Considerable progress had been made since the introduction of the Deutschmark two years ago, the Chancellor told industrialists and trade unionists gathered in Bonn for the latest in a series of talks on the state of the nation.
With almost 8,000 out of 12,000 formerly state-owned firms already privatised and far-reaching improvements in the region's transport and communications infrastructure, signs of that progress were now clearly visible, he said.
But, as he admitted earlier, the scale of the task of rebuilding the east was considerably greater and costlier than most people had reckoned with in 1990. Many east German firms had been in a far worse state than expected, and nearly all of them had been badly hit by the collapse of trade with the former Comecon countries of eastern Europe and the Soviet Union.
On Wednesday, the German cabinet passed a budget for next year in which, despite cuts in several key areas, DM92bn ( pounds 35bn) was set aside for the east, an increase of almost 7 per cent on this year. 'That is an important further step,' said Mr Kohl, who has been much criticised for failing to come clean over the scale of the problems earlier. 'Now it is time for others to play their part.'
While welcoming any extra funding for the east, many of the region's politicians were quick to stress that DM92bn would not be enough. In a recent meeting with the Chancellor, prime ministers of the five new eastern Lander (regional states), said that annual transfers of at least DM130bn were necessary.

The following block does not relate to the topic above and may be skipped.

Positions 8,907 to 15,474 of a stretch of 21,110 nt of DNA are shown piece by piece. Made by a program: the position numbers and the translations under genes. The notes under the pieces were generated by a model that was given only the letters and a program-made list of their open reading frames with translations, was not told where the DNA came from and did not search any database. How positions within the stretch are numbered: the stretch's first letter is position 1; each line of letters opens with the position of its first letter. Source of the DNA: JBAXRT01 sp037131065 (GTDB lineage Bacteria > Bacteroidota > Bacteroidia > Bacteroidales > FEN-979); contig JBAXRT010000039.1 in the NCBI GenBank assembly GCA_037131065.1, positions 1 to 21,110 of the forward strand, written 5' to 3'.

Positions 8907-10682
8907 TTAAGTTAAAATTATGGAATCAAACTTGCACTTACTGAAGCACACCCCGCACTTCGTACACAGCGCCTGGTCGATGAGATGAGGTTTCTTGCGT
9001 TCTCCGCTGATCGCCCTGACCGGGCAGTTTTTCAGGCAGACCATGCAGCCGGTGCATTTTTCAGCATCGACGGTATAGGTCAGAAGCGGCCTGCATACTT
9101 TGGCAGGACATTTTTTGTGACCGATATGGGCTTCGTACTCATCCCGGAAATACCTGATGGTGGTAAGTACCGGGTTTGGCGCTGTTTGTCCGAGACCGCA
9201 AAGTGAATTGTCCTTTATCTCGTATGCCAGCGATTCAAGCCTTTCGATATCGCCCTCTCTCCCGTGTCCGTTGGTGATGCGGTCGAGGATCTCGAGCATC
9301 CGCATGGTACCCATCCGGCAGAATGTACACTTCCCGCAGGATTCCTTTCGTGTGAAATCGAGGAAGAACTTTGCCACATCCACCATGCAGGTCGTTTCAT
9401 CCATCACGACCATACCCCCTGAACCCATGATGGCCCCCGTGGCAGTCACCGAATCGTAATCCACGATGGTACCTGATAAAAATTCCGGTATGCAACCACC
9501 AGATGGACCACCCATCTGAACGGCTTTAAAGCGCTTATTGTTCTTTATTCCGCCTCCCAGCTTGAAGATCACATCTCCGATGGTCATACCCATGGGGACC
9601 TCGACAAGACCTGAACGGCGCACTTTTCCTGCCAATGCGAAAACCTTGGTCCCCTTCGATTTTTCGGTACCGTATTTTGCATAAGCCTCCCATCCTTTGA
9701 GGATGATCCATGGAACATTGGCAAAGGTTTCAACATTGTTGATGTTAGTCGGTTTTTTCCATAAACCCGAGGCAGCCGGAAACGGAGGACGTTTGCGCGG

In addition to public funding, the eastern Lander are desperate to attract more private investment, seen to have been badly held back by continuing uncertainty over property ownership rights and problems in setting up local authorities.
Despite these setbacks, 8,000 firms have so far been privatised, generating investment pledges of DM140bn, enough to secure nearly 1.2 million jobs. But with the unemployment rate at 14 per cent - and rising - many fear that the worst has not yet been reached.
Heinrich Franke, head of the Federal employment office, said yesterday that with more factories set to close down, a further 200,000 jobs could be lost by the end of the year, and that there was unlikely to be any significant improvement until the beginning of 1993.
Mr Kohl warned of more job losses if east Germans, who earn considerably less than their western counterparts, continued to force through high wage rounds. 'Equal living standards remains our goal,' he said. 'But many companies in the east need more time in which to develop new production methods.'
FRANKFURT (Reuter) - Germany's largest union, the powerful IG Metall, yesterday raised the spectre of more strikes in Germany this year as it called on workers to reject government plans to curb social benefits such as sick leave payments.
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